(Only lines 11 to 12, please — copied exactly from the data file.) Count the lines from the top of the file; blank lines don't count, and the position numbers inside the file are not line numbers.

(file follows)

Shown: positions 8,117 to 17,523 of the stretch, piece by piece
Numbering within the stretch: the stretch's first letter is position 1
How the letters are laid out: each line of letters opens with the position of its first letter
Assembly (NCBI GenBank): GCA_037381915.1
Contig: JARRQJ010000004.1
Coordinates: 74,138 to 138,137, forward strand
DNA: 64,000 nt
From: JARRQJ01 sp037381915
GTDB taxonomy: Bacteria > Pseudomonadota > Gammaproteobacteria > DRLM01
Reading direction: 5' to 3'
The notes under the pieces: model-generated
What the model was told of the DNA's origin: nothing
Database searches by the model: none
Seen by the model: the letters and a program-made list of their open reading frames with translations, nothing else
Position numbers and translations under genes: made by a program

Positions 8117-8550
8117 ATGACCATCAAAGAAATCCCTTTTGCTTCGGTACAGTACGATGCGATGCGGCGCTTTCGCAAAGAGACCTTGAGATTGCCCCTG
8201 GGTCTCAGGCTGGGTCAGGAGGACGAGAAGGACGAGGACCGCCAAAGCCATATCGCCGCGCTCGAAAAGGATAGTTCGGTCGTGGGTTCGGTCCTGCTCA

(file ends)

The notes under the pieces: model-generated
What the model was told of the DNA's origin: nothing